When we last saw Patrick Deneen, he was sliding across the finish line after falling on his go-for-broke final jump in moguls at the 2010 Winter Olympics at Cypress Mountain.
It was a crushing result for the 2009 world champion Deneen, competing just hours from his family home in Cle Elum. Deneen wound up tied for last in a moguls competition in which he was considered a favorite to medal, if not win, as the top American in the sport.
American men’s moguls skiers have made the Olympic podium every year but one (1994) since it became a medal sport in 1992. U.S. skier Bryon Wilson was the surprise bronze medalist in 2010.
Four years later, Deneen, 26, is again the top American, again a medal favorite, and again just as optimistic as ever.
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But there’s a difference, he said, and he hopes that means a podium at the 2014 Olympics in Sochi, Russia on Monday.
“I’ve just gotten better and more consistent,” he said by phone last month, shortly before clinching his Olympic berth with a World Cup runner-up finish. “I’m really confident.”
Don’t think Deneen has spent much time ruing his decision to go for it with a less-than-perfected jump at Cypress. He has said he’d do the same jump again.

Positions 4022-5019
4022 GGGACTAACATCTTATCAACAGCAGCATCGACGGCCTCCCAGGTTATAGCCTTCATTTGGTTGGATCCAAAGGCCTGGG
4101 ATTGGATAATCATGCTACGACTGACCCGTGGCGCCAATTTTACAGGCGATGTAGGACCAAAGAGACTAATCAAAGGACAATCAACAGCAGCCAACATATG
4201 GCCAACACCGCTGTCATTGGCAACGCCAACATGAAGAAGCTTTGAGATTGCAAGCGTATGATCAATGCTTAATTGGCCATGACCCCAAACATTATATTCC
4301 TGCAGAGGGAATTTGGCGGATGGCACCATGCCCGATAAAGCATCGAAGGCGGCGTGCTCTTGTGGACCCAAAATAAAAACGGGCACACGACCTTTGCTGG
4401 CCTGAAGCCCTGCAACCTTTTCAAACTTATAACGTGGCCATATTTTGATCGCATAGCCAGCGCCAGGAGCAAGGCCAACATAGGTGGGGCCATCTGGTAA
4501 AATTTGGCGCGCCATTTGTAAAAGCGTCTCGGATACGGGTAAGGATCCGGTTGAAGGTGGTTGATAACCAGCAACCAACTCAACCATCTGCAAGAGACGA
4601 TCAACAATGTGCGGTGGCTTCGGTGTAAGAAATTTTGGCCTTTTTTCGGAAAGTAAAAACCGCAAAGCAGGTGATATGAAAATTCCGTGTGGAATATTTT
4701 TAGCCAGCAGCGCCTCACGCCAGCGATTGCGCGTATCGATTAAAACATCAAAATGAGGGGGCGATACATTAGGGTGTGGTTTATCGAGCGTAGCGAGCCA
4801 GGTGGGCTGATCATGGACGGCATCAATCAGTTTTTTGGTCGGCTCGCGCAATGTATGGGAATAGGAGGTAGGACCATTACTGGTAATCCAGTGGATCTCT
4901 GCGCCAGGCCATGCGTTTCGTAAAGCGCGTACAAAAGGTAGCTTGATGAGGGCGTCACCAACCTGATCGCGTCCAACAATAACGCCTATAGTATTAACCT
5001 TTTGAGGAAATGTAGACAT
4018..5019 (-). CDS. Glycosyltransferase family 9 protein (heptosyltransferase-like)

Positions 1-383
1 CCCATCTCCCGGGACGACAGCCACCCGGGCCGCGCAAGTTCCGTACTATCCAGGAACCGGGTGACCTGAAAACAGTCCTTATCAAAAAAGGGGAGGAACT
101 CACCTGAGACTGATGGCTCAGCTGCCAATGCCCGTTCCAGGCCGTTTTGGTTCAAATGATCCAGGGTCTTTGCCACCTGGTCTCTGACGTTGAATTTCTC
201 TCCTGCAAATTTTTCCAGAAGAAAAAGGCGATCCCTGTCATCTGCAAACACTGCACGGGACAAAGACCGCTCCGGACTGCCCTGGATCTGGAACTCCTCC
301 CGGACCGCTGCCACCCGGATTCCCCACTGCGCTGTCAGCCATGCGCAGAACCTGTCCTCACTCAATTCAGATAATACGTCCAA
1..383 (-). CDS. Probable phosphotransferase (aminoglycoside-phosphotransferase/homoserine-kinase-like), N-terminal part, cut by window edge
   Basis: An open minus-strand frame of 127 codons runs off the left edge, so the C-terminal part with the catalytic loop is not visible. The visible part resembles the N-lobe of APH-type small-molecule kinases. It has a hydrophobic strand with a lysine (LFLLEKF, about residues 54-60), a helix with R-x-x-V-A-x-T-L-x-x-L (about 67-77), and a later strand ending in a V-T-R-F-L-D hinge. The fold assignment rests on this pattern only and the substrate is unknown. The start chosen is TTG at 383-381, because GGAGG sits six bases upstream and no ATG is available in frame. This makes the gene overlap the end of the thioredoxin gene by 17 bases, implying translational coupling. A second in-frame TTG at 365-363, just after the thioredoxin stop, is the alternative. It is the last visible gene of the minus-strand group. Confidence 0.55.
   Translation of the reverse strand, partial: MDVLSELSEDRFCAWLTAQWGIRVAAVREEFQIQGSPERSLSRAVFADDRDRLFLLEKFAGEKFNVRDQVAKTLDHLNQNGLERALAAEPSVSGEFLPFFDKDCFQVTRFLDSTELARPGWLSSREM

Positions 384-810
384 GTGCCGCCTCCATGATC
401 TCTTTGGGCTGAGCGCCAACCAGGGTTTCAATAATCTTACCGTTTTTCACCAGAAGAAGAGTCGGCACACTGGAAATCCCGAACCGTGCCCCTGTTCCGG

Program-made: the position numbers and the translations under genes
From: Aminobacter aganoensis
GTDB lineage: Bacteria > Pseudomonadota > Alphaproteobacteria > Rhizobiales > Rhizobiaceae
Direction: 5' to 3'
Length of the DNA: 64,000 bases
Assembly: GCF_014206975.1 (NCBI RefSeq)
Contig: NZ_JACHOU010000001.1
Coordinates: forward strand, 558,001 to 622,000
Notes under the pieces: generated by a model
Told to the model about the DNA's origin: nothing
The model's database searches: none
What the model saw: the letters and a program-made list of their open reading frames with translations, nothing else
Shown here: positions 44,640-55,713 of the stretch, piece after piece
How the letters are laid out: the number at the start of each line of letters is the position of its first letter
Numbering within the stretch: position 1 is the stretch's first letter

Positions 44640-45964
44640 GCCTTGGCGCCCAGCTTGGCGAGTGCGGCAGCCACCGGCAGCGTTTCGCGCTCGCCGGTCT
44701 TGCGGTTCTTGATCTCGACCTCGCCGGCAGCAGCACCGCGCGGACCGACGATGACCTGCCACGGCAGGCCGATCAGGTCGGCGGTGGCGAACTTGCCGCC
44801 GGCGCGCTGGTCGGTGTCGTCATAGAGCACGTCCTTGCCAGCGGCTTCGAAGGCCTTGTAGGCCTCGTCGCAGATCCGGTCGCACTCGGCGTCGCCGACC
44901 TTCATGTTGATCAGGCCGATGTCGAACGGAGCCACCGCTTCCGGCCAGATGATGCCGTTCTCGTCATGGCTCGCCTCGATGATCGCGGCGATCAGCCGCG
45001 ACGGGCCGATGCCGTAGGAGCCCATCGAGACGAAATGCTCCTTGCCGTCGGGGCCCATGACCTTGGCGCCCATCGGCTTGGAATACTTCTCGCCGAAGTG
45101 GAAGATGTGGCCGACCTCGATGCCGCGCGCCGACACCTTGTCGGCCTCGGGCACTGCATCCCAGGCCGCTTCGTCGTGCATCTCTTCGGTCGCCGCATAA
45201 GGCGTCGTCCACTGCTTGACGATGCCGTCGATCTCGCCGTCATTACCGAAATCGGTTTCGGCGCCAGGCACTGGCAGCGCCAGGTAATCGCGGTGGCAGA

With four more years of training and competition, he has found a groove: In 15 World Cup competitions since February 2012, Deneen has 14 top-10 finishes. Seven have won him medals — six coming in the past year.
Deneen is known for his speed and turns, which count for 75 percent of total score. The remaining 25 percent is jumps, subjectively judged, not a favorite part of the sport for Deneen. But he said his ski level is so high right now that he doesn’t have to ski his best for a World Cup medal.
“I can ski at 70 percent and be on the podium,” he said.
But that, of course, won’t do. Not when he has a Canadian juggernaut to crack.
Deneen is third in the World Cup standings behind Canadian stars Mikael Kingsbury, the reigning world champion, and defending Olympic gold medalist Alexandre Bilodeau. Deneen placed third behind both in last year’s world championships.
Looking for that breakthrough, Deneen has added a new jump this year: the Cork 10, an off-axis, three-rotation jump.
It’s not as consistent as he’d like yet, and it can’t always be fine-tuned in competition.
“For the men, there’s a little more gamesmanship — when to pull out the big tricks, and when to be consistent,” he said.
He has been consistent in other ways, too. Deneen, who grew up on a horse-and-hay farm, maintains strong family ties.
His dad, Pat, a former ski area manager who put him on skis at 11 months old, still helps coach him and travels occasionally. This year, leading up to the Olympics, the younger Deneen was on the road all but two months. Travel to Sochi won’t be a big change.
“I say I still live at home with my parents because that’s where my dog is,” he said.
Both parents are planning to make the trip to Sochi, a rarity for most athletes’ parents because getting to Sochi is difficult and expensive, and many are worried about terrorism.
Not Deneen’s mom, Nancy. She and other parents met with U.S. ski team officials during an event in Deer Valley, Utah.
“I think we’ll be pretty protected,” she said. “The venues for the mogul event is not a huge venue. There’s not going to be a lot of spectators.”
Nancy Deneen prefers to think about Patrick’s performance instead. She shares his optimism.
“I’m looking forward to just being at the event, watching him ski and watching him get his medal,” Nancy said.